Russell D. Moore, president of the Ethics and Religious Liberty Commission of the Southern Baptist Convention, reacted to the ruling:

“The clergy housing allowance isn’t a government establishment of religion, but just the reverse. The allowance is neutral to all religions. Without it, clergy in small congregations of all sorts would be penalized and harmed.”


  • This decision by Judge Crabb in Wisconsin is not binding on other states.
  • Appeals will prolong a decision.
  • If Judge Crabb’s ruling is appealed and affirmed by the Seventh Circuit Court of Appeals, then clergy serving in States of the circuit would be affected – Illinois, Indiana and Wisconsin.
  • This ruling would become national law affecting all clergy only if it is appealed all the way to the United States Supreme Court and they were to affirm the decision, which Hammer notes, is “an unlikely outcome.”
  • In 2014 the housing allowance exclusion will continue as it has. Hammer recommends that “churches should continue to designate housing allowances for ministerial employees for 2014, and church pension plans should continue to designate housing allowances for retired ministers.”

How Society Changes

Greg Strand – May 22, 2013 Leave a comment

Most know, feel and experience the reality of our culture and society changing. But how does it change? How do values and mores shift and change and become embedded in the culture and codified in law/policy?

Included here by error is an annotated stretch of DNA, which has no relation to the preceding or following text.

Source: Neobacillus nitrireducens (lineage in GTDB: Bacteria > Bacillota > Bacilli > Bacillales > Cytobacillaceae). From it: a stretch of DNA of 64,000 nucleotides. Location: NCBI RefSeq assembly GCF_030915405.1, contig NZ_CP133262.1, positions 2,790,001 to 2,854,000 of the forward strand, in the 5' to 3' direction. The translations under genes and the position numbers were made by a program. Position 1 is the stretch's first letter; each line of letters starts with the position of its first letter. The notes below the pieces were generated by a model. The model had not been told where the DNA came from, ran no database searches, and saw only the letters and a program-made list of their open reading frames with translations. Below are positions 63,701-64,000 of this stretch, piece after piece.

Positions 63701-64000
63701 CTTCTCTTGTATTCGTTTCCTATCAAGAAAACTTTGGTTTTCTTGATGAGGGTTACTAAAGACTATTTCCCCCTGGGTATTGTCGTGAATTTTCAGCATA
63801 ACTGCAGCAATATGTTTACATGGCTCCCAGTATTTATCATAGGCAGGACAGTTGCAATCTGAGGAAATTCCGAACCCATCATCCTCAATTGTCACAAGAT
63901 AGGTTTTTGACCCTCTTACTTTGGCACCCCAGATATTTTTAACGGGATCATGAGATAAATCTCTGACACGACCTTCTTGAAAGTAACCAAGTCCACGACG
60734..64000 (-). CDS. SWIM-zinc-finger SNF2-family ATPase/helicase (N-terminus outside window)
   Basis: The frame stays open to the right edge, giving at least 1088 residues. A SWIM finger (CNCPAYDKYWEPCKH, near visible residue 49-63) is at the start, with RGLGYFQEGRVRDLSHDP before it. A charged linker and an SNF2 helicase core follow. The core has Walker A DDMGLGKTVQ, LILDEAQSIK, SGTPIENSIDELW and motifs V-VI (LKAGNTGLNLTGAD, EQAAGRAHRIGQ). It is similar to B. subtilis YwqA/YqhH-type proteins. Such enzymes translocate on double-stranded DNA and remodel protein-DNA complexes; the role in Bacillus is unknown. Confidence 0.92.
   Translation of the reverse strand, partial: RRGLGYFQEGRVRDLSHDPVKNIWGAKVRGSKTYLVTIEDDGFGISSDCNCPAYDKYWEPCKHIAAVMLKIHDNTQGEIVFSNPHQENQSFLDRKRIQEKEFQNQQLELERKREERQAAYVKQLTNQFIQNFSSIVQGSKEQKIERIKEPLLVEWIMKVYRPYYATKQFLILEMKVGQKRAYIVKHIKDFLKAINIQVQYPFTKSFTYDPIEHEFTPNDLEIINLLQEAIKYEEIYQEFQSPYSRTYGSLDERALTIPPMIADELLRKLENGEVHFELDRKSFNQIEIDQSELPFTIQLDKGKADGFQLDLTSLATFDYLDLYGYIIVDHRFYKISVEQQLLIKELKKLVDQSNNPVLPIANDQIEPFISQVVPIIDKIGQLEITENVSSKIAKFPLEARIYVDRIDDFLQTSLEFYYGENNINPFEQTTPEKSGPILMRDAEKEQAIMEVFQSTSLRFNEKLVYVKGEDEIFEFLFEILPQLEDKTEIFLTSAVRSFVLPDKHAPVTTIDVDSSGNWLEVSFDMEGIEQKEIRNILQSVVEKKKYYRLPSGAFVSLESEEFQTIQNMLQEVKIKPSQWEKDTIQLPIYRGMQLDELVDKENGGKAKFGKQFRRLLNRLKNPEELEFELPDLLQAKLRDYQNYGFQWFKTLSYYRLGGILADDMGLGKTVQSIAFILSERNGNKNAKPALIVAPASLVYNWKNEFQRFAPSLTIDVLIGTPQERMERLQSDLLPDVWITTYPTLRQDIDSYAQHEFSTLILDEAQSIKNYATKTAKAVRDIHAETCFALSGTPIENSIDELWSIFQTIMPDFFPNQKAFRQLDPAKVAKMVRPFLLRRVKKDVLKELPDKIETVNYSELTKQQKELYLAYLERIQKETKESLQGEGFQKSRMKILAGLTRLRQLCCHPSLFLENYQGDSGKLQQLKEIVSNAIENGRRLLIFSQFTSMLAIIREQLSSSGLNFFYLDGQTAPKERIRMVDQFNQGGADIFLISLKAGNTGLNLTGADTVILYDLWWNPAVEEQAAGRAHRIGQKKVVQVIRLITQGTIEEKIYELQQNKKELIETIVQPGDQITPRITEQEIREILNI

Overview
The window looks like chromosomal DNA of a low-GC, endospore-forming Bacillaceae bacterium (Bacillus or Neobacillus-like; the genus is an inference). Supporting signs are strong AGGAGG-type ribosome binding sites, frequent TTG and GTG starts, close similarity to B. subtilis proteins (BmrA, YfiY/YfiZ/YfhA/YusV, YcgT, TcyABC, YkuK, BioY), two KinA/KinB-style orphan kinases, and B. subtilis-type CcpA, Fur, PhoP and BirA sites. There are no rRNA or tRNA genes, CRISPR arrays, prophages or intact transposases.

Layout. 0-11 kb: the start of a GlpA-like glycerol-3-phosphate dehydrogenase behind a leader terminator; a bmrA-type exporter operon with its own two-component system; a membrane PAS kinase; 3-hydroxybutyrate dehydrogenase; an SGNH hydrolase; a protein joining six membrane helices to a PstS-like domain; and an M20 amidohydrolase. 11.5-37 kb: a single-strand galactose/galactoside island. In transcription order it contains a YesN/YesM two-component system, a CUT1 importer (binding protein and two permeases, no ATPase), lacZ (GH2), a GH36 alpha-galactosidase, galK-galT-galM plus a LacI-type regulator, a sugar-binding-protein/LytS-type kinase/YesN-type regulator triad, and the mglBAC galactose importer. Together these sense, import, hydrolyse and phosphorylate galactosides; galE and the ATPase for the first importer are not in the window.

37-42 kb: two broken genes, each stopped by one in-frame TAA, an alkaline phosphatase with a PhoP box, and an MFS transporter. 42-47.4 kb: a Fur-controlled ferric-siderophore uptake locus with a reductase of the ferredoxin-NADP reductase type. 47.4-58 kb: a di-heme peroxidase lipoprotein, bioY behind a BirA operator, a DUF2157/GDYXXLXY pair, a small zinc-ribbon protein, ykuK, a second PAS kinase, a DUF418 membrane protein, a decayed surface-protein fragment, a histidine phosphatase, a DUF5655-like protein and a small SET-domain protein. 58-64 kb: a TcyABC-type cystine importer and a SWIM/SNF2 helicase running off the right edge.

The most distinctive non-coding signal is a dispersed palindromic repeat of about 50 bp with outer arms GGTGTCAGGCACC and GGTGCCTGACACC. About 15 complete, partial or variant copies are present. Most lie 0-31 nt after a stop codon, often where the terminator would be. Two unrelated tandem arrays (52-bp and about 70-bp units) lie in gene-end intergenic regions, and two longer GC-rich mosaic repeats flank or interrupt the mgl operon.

Recently Joe Carter writes about “How to change a society in 5 easy steps.”  He focuses on the incredible changes that have occurred over the past years, and the fact that they are happening with increasing speed. We are living in a day in which we are experiencing a moral tsunami which does not abate, and, to shift the metaphor, the speed with which the moral dominoes are falling is increasing.

Carter refers to the Overton Window, which was developed by the late Joseph P. Overton in the 1990s. Overton addresses a “‘window’ in the range of public reactions to ideas in public discourse.” Within this window is a spectrum of responses to a specific issue, and all issues of response will fall somewhere on a continuum. He also argues that responses will change incrementally. As noted by Carter, “All issues fall somewhere along this policy continuum, which can be roughly outlined as: Unthinkable, Radical, Acceptable, Sensible, Popular, Policy. When the window moves or expands, ideas can accordingly become more or less politically acceptable.”